Penguins men’s basketball to be more defensive

YOUNGSTOWN – Junior guard Cameron Morse and the rest of the returning Youngstown State team knew one thing – basketball games would be won or lost at the defensive end.

This offseason, the Penguins emphasized that point after giving up a Horizon League-worst 83.8 points per game and 87.3 in the league contests.

Morse was a Horizon League first-teamer last season, second in the league in scoring behind former Oakland and current Cleveland Cavalier guard Kay Felder with 20.3 points per game.

The offensively gifted Morse said defense was the focal point for the Penguins, who were 11-21 overall and 6-12 in the Horizon League last season. He added if the team continues to work on its defense, YSU’s offense can continue to thrive. The Penguins averaged 76.2 points per game last season, while posting 77.4 in league play.

The key is to see how well last year’s returns mesh with this year’s newcomers. For the first time in a while, the returners outnumber the new players on this season’s 15-player roster, which is mixed with scholarship and walk-on players.

Freshman guard Braun Hartfield from Garfield Heights, freshman guard Jeremiah Ferguson, freshman guard Noah Dean, along with junior forward Stefan Rosic and Rahim Williams are new to this year’s team.

“We try to keep it up tempo all the team, score as quickly as possible,” Morse said. “I feel bringing in more athletic players we get more stops on defense. Then, our defense can lead to our offense. That would increase our points and we’d be getting stops at the same time.”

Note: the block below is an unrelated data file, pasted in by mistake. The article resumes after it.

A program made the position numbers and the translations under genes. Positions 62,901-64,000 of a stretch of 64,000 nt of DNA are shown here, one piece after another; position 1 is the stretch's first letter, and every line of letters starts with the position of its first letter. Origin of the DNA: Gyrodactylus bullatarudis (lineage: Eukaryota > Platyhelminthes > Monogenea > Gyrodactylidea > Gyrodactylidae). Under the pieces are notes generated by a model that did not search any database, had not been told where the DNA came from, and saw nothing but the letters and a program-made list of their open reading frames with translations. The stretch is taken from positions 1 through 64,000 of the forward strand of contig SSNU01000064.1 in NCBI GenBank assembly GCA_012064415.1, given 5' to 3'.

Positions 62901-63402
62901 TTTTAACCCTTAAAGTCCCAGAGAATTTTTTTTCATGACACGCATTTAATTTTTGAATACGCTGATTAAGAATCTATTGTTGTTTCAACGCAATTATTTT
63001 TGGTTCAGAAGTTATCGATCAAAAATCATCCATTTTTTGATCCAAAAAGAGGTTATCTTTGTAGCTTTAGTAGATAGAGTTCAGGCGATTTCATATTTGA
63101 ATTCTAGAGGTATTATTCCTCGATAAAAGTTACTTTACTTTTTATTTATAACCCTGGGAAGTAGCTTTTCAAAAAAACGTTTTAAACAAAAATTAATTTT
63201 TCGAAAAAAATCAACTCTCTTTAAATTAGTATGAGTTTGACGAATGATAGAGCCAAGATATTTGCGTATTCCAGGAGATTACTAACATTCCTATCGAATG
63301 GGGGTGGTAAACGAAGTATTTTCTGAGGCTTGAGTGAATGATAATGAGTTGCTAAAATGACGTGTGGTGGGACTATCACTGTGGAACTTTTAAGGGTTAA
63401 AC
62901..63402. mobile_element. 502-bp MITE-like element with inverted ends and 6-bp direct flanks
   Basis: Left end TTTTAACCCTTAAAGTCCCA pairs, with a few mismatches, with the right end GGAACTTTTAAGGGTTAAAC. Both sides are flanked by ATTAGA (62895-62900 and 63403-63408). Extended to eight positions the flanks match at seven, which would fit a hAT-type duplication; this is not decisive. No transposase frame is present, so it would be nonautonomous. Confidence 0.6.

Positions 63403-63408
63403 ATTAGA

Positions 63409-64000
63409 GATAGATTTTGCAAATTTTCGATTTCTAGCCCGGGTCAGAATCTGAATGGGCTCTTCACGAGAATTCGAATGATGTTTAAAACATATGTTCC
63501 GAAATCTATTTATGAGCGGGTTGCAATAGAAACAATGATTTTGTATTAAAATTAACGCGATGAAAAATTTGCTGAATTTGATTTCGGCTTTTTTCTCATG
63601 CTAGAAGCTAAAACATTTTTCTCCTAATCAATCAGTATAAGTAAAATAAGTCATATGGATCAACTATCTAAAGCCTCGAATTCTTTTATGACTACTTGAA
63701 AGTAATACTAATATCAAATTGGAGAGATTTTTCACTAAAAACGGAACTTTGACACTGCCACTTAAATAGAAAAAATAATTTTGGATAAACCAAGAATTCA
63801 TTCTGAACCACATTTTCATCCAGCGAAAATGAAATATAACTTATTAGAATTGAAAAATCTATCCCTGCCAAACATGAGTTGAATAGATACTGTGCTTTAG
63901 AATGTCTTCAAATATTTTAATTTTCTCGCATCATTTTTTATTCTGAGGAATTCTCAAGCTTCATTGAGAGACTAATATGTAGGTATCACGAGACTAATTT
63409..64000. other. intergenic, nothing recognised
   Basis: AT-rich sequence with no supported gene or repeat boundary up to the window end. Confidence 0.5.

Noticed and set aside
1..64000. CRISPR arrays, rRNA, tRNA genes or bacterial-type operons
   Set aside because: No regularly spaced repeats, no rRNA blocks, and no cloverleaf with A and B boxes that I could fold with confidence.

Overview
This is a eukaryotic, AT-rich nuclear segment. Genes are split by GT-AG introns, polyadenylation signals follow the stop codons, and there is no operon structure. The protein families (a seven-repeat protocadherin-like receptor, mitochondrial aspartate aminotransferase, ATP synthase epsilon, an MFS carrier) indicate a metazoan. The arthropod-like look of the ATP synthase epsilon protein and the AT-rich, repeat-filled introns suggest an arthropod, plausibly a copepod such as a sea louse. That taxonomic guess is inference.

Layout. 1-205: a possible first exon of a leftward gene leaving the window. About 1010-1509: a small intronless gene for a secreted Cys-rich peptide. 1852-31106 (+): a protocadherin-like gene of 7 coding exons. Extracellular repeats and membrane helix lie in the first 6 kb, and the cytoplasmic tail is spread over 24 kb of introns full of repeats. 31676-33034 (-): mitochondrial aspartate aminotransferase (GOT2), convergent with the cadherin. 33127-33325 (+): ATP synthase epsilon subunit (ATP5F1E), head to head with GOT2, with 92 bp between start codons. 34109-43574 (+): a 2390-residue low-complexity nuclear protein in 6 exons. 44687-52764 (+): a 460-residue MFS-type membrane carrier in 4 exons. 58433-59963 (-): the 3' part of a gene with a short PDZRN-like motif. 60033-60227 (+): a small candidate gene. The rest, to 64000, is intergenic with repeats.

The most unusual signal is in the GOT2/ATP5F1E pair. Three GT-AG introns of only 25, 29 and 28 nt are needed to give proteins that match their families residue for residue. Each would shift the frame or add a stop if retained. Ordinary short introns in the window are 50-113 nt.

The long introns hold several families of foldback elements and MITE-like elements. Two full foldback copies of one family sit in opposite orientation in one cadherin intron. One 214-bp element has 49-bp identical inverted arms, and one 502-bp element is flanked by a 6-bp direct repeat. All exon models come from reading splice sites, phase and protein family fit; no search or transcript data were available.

YSU coach Jerry Slocum, who is 129-211 entering his 12th season with the Penguins, said the defense was the focus in the offseason.

“We haven’t done a whole lot of offense all summer,” he said. “We really spent a lot of time on the defensive end of the floor. Obviously it’s something we need to do better. It was all on me. I didn’t do a good job either philosophically or coaching it. We’re back to being more like us in the past where I thought we were more competitive defensively.”

The Penguins averaged 33.8 rebounds last year, but gave up 41.8 boards – something Slocum said his team concentrated on in tandem with improving the team’s defense.

“We obviously looked at ourselves, evaluated ourselves, found out and saw where out strengths and weaknesses are,” he said. “We have spent a ton of time on things that we need to do in order to be competitive.”

Returning senior forward Matt Donlan, who had a game-winning tip-in during last year’s double-overtime victory against UIC, said the defense and rebounding had to improve.

Donlan, who was second on the team in rebounds with 144, said this year’s team won’t emulate the one fans saw in the 2015-16 campaign.

“We weren’t as strong defensively and didn’t rebound the ball they way we needed to,” Donlan said. “Those are the things we jumped right into starting off the summer. We wanted to put an emphasis on rebounding the ball and sending guys to the glass, and also rotating and making sure we’re helping each other out.”